Sony VPL-HW15 - Review Summary
A summary of the Sony VPL-HW15 projector's pros and cons and capabilities.
9/9/2009 - Art Feierman
Sony VPL-HW15 Projector - The Bottom Line
Newer is better! The VPL-HW15 is better, and $500 less than the older HW10. Don't expect a dramatic improvement, but overall, you do get a little more, for about 15% less dollars.
Skin tones are extremely good, bested only by a couple of projectors (the InFocus IN83 comes to mind). That said, I'd say the VPL-HW15 is the equal of my JVC RS20 (though slightly different).
Black levels, while very good, and definitely qualify the Sony as an "ultra-high" contrast projector, make it only "one of the best" under $3000 projectors, but not the best. Higher end projectors like the JVC's still have a very distinct advantage. The lower price point of the Sony is a very good, and probably necessary thing, in competing with JVC's DLA-RS10 (and HD350), which should now be a good $1000+ more. Since they are both LCoS projectors, and similar in many ways, the Sony ends up being roughly comparable, but the advantage, primarily due to blacks, goes to JVC, if you've got the extra money.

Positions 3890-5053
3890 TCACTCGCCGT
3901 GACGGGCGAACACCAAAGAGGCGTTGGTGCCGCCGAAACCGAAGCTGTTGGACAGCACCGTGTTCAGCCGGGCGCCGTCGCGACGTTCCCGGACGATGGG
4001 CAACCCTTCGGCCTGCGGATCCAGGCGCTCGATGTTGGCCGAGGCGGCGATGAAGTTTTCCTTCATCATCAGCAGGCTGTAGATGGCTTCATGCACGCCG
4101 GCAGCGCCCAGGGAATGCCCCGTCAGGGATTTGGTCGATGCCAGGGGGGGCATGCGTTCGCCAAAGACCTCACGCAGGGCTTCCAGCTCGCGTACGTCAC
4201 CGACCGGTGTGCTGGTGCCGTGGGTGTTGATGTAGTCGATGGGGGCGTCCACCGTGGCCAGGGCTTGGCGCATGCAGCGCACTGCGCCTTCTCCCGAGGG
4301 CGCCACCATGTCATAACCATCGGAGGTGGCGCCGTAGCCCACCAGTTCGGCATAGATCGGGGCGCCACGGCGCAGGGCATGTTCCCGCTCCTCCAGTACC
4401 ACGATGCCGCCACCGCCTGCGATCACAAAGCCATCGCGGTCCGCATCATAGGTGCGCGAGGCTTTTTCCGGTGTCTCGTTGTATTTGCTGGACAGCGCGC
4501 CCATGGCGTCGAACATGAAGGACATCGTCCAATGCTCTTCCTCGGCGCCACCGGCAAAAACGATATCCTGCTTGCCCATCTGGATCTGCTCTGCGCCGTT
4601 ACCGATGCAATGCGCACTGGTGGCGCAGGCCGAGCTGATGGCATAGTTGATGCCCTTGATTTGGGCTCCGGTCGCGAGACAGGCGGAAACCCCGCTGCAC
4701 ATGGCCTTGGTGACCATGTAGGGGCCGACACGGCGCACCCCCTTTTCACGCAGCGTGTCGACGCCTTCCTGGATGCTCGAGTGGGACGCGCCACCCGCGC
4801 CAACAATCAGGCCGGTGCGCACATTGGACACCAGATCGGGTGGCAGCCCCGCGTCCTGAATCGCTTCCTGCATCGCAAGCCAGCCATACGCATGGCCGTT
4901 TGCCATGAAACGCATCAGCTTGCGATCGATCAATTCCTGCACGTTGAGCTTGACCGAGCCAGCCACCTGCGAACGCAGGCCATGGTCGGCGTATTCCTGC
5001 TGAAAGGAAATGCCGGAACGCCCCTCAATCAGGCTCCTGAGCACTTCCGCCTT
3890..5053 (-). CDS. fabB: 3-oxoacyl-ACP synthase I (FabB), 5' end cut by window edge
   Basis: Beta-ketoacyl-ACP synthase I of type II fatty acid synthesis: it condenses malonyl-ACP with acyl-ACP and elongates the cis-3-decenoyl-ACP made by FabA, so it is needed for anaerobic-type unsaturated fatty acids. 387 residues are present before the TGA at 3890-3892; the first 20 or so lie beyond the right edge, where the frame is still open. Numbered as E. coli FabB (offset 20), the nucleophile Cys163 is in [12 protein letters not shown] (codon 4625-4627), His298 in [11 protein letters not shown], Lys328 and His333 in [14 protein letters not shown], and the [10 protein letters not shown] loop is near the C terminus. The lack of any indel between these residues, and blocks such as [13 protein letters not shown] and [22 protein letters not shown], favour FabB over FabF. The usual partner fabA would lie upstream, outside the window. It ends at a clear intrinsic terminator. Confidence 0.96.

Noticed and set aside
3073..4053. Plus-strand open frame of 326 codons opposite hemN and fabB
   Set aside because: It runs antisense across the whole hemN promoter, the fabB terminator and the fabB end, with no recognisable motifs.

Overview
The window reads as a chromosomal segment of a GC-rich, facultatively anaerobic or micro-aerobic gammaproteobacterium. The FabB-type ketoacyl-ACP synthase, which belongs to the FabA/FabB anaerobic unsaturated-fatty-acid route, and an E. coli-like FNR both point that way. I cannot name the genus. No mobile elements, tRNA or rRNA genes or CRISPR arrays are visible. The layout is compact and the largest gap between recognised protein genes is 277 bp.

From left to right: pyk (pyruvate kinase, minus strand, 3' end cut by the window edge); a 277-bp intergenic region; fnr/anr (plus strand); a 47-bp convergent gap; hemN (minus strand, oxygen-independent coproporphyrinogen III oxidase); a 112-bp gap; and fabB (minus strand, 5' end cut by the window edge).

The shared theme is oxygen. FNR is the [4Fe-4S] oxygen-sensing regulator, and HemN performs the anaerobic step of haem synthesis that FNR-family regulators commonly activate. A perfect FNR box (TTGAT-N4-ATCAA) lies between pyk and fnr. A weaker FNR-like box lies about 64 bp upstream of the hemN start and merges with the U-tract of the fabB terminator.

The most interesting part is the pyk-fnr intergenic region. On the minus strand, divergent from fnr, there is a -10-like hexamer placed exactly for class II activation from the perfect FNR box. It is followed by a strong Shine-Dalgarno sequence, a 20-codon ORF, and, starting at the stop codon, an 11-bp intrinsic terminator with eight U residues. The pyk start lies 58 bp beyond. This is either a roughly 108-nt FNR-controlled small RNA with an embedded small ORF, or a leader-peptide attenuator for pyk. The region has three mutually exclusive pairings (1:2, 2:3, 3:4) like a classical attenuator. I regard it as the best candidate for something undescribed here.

The dynamic iris of the VPL-HW15 is very good. In doing some side by sides with other projectors (BenQ, Epson, Optoma) with dynamic irises, it's the smoothest and least noticeable, though the Epson comes close. The BenQ's iris action is definitely more likely to be spottable, and the Optoma solution tends to be annoying enough that I recommend not using it on some of their projectors.
Sharpness is very good, but most DLP projectors (which don't have to worry about aligning 3 panels) have the advantage, as long as they have good optics. As such, the Sony is still "average sharpness" (I only refer to 1080p projectors' sharpness as "average" or "sharper still".)
Shadow detail is very good. No issues there!
When it comes to placement flexibility, the Sony is flexible. It's got a zoom lens with a reasonable 1.6:1 zoom ratio, which typically will provide about 5 feet of front to back placement range with typical screen sizes. The lens shift is there, and not bad, but more can be found on many 3LCD and LCoS projectors (including the JVCs).